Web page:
In this exhibition of French Art Nouveau at the Sainsbury Centre for Visual Arts, Norwich, the drama and spectacle of contemporary life will be explored across a range of media through a selection of works from the legendary collection of Victor and Gretha Arwas. The exhibition marks the initiation of a collaboration between the Sainsbury Centre and Gretha Arwas, whereby the Victor and Gretha Arwas Foundation, dedicated to the study and presentation of Art Nouveau, will be established.

The period 1890 to 1914 was complicated. Known as the fin de siècle, it has often been depicted as an age that represented the end of many things, but it was also an age of beginnings. It was a turbulent time: millions of people migrated to rapidly growing cities, becoming urban dwellers in a modernised environment. How people lived, worked, and took their pleasures was transformed in a single generation and, alongside the physical shift, how they thought about the world also began to change. It was an age of contradiction, in which aspiration sat alongside anxiety and doubt, and in which values of the past clashed and mingled with ideas about the future. It was in this atmosphere that Art Nouveau was born and, from 1895, Paris was its capital. In the intense emotional maelstrom, alternative religions, novel art forms, sexual liberation, and the new science of psychology, were all symptomatic of a widespread questioning of values.

Responding to this environment, the new generation of artists and designers began to explore the human condition through the creation of a dreamlike, mystical world, inspired not least by Symbolist poetry and art, which came to the fore in Paris from the 1860s. The great writer Charles Baudelaire was inspiration for a younger generation of poets, led by Stephan Mallarmé, who were interested in creating worlds where logic, rationality, and normal values were forgotten. Similarly, the major Symbolist painters Odilon Redon and Paul Gauguin and their followers pushed the boundaries of art. Collectively, Symbolist art and poetry affected the artists and designers of the Art Nouveau style and its imagery is often mystical, erotic and dreamlike: collectivised, it can have a cultish feel. Emile Gallé, Eugène Grasset, Alphonse Mucha, Jean Carries, René Lalique, Rupert Carabin, Henri de Toulouse-Lautrec, Paul Berthon, Georges de Feure, and others represented in this exhibition reveal the vibrant, tense energy of a young generation exploring a new-found freedom.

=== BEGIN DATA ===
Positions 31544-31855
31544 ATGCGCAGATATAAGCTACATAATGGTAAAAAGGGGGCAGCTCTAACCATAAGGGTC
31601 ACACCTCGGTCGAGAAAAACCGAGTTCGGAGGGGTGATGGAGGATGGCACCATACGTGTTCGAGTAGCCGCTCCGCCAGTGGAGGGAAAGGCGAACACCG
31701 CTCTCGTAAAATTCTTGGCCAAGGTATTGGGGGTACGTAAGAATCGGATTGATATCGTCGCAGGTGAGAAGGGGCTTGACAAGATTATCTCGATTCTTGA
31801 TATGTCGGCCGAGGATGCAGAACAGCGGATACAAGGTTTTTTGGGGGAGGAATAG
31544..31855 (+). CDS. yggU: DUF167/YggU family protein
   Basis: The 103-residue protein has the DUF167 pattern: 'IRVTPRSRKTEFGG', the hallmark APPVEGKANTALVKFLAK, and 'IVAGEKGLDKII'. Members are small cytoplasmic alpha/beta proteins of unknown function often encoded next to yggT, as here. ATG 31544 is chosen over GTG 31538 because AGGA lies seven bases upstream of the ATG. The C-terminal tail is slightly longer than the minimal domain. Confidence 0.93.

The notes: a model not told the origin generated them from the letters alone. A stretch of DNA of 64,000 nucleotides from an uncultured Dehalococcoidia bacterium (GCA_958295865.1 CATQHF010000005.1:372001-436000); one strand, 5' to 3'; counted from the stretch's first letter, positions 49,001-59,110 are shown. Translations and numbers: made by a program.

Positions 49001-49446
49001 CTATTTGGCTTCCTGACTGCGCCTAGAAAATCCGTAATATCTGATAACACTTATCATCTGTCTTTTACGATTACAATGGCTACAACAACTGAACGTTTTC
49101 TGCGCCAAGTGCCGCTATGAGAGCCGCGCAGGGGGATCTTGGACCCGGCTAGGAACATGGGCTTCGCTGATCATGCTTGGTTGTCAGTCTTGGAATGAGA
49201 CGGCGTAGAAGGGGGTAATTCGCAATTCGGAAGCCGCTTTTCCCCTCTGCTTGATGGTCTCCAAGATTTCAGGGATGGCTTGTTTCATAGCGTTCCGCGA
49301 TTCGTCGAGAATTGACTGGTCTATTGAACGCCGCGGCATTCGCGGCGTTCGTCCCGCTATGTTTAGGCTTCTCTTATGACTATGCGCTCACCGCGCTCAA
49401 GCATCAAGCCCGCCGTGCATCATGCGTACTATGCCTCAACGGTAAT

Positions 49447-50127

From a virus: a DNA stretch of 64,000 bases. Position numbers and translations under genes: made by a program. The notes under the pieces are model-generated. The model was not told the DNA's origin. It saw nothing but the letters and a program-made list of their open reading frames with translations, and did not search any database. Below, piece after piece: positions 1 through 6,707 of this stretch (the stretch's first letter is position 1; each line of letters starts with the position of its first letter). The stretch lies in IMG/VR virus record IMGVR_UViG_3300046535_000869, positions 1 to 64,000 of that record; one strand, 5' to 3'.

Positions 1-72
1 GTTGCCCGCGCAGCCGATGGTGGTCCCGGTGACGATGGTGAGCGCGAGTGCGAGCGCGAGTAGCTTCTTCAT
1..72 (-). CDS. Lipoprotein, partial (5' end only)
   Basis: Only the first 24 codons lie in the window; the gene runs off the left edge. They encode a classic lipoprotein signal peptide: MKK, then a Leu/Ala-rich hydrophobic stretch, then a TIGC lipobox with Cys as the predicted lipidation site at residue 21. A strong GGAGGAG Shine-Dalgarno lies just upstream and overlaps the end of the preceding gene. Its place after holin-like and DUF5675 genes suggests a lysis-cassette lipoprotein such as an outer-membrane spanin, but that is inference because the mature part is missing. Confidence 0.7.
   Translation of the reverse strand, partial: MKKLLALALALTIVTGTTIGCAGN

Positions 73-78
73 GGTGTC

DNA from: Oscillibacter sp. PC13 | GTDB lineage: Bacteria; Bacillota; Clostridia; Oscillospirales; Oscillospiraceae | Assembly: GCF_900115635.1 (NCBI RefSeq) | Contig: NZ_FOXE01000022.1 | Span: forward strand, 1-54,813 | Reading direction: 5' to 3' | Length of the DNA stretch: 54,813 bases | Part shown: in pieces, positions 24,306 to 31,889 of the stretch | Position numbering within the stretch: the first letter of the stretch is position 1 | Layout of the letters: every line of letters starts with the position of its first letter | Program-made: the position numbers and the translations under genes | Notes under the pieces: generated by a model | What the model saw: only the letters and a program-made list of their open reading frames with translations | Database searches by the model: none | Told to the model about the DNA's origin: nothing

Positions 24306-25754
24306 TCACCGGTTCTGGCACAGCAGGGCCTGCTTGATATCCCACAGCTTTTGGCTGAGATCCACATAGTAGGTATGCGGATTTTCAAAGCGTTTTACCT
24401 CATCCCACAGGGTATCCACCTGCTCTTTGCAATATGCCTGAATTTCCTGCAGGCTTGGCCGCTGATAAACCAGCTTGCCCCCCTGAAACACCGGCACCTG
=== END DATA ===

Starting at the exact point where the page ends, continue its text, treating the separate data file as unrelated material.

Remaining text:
Art Nouveau is sensual, and can be erotic. The period was one of sexual awakening, and this is reflected in the style. Its organic, curling, rounded forms are clearly derived from the body – male and female – intermingling in a powerful but often disturbing way with the shapes of flora and fauna. All this lived just below the surface in much architecture, furniture, glass, jewellery and ceramics, where curving lines round volumes appear to be based on plants and landscapes but were often representations of limbs, breasts, buttocks and phalluses.

More overtly, the depictions of Art Nouveau woman in posters, paintings and sculptures was often sexually charged. With or without her clothes, and whether still, dancing, self-consciously posing, or smoking a cigarette, she was not a quiet, shy or unassuming character like her Victorian forerunner: she had confidence, with flowing hair, a coquettish smile, and eyes provocatively closed. She could also have a darker, crueler aspect to her personality. There was something subversive in her smile. Interestingly, it was an age in which powerful women artists came to the fore, a number of these dominating as impressarios as well as artists. It is very much the age of Sarah Bernhardt, sculptor as well as actress, and Loie Fuller, one of the most innovative dance artists of the 20th century.

It is clear in retrospect that the erotic tone could work for and against Art Nouveau. Even in its own time, the style was considered by many to be at best a short-term movement, and at worst just a fad. It was accused of being superficial, and of not penetrating to deep levels of society and culture. By 1911, many critics openly attacked it as being decadent, promiscuous, and even debauched. Even later, Modernists, many of whom were committed to a moral, even puritanical vision of the role of design, castigated it for its promiscuity. Further into the 20th century, it was frequently dismissed as being degenerate, reactionary, and more to do with corrupted 19th century life rather than the modern age.

But the style has always had its champions and, more than in any other decade, it was during the 1960s that it began to re-emerge. It was once again studied and collected, and a new generation of artists and graphic designers showed an interest in its organic forms and its sensuality. It became the style of choice for the stage sets and record cover designs of progressive rock and pop musicians, and it clearly affected aspects of the Pop Art Movement.

Vitally, a new generation of scholar-dealers began to reestablish Art Nouveau as a major style, and key among these were Victor and Gretha Arwas. A prolific writer, Victor produced a number of seminal texts on Art Nouveau and, with Gretha, created a superb collection of French examples. Victor, an inspiration to the next generation of scholars, passed away in 2010. The creation of the Victor and Gretha Arwas Foundation will enable the Art Nouveau style to be studied, exhibited, collected, and preserved for posterity. Paul Greenhalgh, Director of the Sainsbury Centre for Visual Arts, said: “This exhibition illustrates how Art Nouveau was a radical development in both art and design, as well as in attitudes to modern life. It shows the style as being an examination of the intimate, and perhaps the more mystical and dark side of life”.